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Earlier poems.


The Madonna di San Sisto.

[These verses, written and published at the age of nineteen, are here preserved, partly from their association with my dear old friend and college teacher, Professor Longfellow, who liked them well enough to include them in his “Estray,” in 1847.]

look down into my heart,
Thou holy Mother, with thy holy Son!
Read all my thoughts, and bid the doubts depart,
And all the fears be done.

I lay my spirit bare,
O blessed ones! beneath your wondrous eyes,
And not in vain; ye hear my heartfelt prayer,
And your twin-gaze replies.

What says it? All that life
Demands of those who live, to be and do,--
Calmness, in all its bitterest, deepest strife;
Courage, till all is through. [72]

Thou Mother! in thy sight
Can aught of passion or despair remain?
Beneath those eyes' serene and holy light
The soul is bright again.

Thou Son! whose earnest gaze
Looks ever forward, fearless, steady, strong;
Beneath those eyes no doubt or weakness stays,
Nor fear can linger long.

Thanks, that to my weak heart
Your mingled powers, fair forms, such counsel give.
Till I have learned the lesson ye impart,
I have not learned to live.

And oh, till life is done
Of your deep gaze may ne'er the impression cease!
Still may the dark eyes whisper, “Courage! On!”
The mild eyes murmur, “Peace!”



[These three hymns were written at the age of twenty-two, and were published anonymously in a collection edited by my friends

Samuel Longfellow and Samuel Johnson. They are here inserted mainly because they have secured for themselves a semblance of permanent vitality in hymn-books, and are not always correctly printed.]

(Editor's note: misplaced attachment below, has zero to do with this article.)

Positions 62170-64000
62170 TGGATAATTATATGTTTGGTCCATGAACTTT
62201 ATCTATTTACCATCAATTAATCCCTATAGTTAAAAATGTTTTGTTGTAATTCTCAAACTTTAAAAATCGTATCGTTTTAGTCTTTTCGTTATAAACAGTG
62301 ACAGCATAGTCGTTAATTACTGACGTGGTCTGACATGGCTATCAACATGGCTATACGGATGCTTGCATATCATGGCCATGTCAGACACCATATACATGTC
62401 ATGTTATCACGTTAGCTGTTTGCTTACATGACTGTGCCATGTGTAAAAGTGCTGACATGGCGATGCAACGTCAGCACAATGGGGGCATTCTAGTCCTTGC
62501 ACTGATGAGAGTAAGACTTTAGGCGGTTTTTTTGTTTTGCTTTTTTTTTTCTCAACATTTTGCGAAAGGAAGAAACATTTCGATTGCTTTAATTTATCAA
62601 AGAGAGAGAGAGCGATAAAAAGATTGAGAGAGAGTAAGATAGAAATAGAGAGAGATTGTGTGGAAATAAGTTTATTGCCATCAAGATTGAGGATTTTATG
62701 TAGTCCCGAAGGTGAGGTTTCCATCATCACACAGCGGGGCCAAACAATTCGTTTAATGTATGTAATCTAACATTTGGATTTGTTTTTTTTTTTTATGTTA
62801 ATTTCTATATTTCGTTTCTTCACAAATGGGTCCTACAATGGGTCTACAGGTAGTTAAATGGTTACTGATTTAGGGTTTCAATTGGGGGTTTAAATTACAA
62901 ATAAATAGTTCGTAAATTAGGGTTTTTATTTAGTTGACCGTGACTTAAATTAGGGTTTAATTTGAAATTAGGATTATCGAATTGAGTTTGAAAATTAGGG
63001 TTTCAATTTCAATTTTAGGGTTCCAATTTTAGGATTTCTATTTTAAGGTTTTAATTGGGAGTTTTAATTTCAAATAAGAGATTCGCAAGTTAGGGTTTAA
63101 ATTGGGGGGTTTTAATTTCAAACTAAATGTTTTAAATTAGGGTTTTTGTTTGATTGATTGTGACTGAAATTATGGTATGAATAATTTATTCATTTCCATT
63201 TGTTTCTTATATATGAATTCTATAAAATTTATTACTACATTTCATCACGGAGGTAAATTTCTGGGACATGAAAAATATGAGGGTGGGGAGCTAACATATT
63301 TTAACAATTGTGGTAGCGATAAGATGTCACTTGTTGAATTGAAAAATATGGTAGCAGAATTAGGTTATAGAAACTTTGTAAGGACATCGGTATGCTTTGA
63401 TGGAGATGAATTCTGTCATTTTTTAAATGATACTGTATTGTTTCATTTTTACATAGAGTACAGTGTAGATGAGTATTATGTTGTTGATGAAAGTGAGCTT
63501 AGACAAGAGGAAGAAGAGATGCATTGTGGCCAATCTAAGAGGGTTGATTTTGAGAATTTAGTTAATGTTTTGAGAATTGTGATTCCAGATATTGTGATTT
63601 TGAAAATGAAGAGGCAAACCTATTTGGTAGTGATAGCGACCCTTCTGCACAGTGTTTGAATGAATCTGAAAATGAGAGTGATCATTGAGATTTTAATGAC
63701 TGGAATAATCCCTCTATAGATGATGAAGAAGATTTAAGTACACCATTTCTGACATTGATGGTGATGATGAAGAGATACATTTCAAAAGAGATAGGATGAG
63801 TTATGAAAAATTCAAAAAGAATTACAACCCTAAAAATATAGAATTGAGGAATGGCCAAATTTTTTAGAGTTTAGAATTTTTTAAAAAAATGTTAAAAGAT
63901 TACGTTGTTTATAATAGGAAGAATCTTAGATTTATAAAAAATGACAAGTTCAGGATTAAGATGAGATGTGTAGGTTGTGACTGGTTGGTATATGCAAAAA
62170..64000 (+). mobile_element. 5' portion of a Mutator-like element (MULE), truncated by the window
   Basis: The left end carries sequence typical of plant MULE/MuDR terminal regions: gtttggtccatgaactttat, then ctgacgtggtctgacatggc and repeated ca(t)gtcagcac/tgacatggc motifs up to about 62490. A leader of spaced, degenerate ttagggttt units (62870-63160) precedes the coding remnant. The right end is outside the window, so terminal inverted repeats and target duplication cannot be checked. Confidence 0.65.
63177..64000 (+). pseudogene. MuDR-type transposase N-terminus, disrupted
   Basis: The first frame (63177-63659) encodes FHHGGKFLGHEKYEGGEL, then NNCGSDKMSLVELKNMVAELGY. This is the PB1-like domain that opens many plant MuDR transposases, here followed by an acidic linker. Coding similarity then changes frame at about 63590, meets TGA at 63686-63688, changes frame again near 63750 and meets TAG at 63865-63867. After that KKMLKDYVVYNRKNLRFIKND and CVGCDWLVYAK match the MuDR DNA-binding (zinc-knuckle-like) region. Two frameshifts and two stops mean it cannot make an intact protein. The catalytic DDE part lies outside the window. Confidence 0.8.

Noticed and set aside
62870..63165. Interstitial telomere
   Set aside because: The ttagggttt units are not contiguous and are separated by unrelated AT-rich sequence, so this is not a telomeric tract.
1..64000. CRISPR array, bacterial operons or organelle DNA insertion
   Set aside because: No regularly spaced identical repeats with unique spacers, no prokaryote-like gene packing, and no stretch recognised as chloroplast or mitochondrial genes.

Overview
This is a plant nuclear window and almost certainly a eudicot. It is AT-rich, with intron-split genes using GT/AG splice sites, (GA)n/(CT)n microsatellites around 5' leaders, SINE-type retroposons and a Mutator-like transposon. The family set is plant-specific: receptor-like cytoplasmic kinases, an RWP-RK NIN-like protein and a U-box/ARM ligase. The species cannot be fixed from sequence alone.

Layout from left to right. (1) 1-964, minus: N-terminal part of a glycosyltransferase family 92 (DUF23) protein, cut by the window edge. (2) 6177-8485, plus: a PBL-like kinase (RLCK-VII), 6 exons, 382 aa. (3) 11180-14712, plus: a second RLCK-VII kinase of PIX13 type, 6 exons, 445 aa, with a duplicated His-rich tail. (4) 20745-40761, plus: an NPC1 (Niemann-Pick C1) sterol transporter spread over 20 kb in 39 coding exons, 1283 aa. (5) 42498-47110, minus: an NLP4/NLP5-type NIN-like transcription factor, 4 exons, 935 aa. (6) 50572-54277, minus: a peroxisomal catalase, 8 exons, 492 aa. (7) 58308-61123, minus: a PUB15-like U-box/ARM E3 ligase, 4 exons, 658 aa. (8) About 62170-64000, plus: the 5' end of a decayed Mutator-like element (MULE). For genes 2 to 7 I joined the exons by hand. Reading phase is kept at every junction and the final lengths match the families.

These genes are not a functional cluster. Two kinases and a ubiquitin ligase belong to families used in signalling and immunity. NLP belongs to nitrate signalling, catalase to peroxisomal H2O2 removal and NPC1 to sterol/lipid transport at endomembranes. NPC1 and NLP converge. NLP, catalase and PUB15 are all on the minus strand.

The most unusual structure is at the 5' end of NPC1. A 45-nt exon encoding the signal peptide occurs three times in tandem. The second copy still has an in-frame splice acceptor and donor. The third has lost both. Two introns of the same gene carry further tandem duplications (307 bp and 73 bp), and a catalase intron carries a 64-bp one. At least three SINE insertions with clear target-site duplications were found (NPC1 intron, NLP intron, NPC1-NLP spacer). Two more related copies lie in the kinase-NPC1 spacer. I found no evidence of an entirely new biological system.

I will arise and go unto my father.

To Thine eternal arms, O God,
Take us, Thine erring children, in;
From dangerous paths too boldly trod,
From wandering thoughts and dreams of sin.

Those arms were round our childish ways,
A guard through helpless years to be;
Oh leave not our maturer days,
We still are helpless without Thee!

We trusted hope and pride and strength:
Our strength proved false, our pride was vain, [74]
Our dreams have faded all at length,--
We come to Thee, 0 Lord, again!

A guide to trembling steps yet be!
Give us of Thine eternal powers!
So shall our paths all lead to Thee,
And life smile on like childhood's hours.

Ii. The hope of man.

The Past is dark with sin and shame,
The Future dim with doubt and fear;
But, Father, yet we praise Thy name,
Whose guardian love is always near.

For man has striven, ages long,
With faltering steps to come to Thee,
And in each purpose high and strong
The influence of Thy grace could see.

He could not breathe an earnest prayer,
But Thou wast kinder than he dreamed,
As age by age brought hopes more fair,
And nearer still Thy kingdom seemed. [75]

But never rose within his breast
A trust so calm and deep as now;
Shall not the weary find a rest?
Father, Preserver, answer Thou!

'T is dark around, 't is dark above,
But through the shadow streams the sun;
We cannot doubt Thy certain love;
And Man's true aim shall yet be won!

Iii. Pantheism and theism.

No human eyes Thy face may see,
No human thought Thy form may know;
But all creation dwells in Thee,
And Thy great life through all doth flow!

And yet, O strange and wondrous thought!
Thou art a God who hearest prayer,
And every heart with sorrow fraught
To seek Thy present aid may dare. [76]

And though most weak our efforts seem
Into one creed these thoughts to bind,
And vain the intellectual dream
To see and know the Eternal Mind,--

Yet Thou wilt turn them not aside
Who cannot solve Thy life divine,
But would give up all reason's pride
To know their hearts approved by Thine.

So, though we faint on life's dark hill,
And thought grow weak, and knowledge flee,
Yet faith shall teach us courage still,
And love shall guide us on to Thee!

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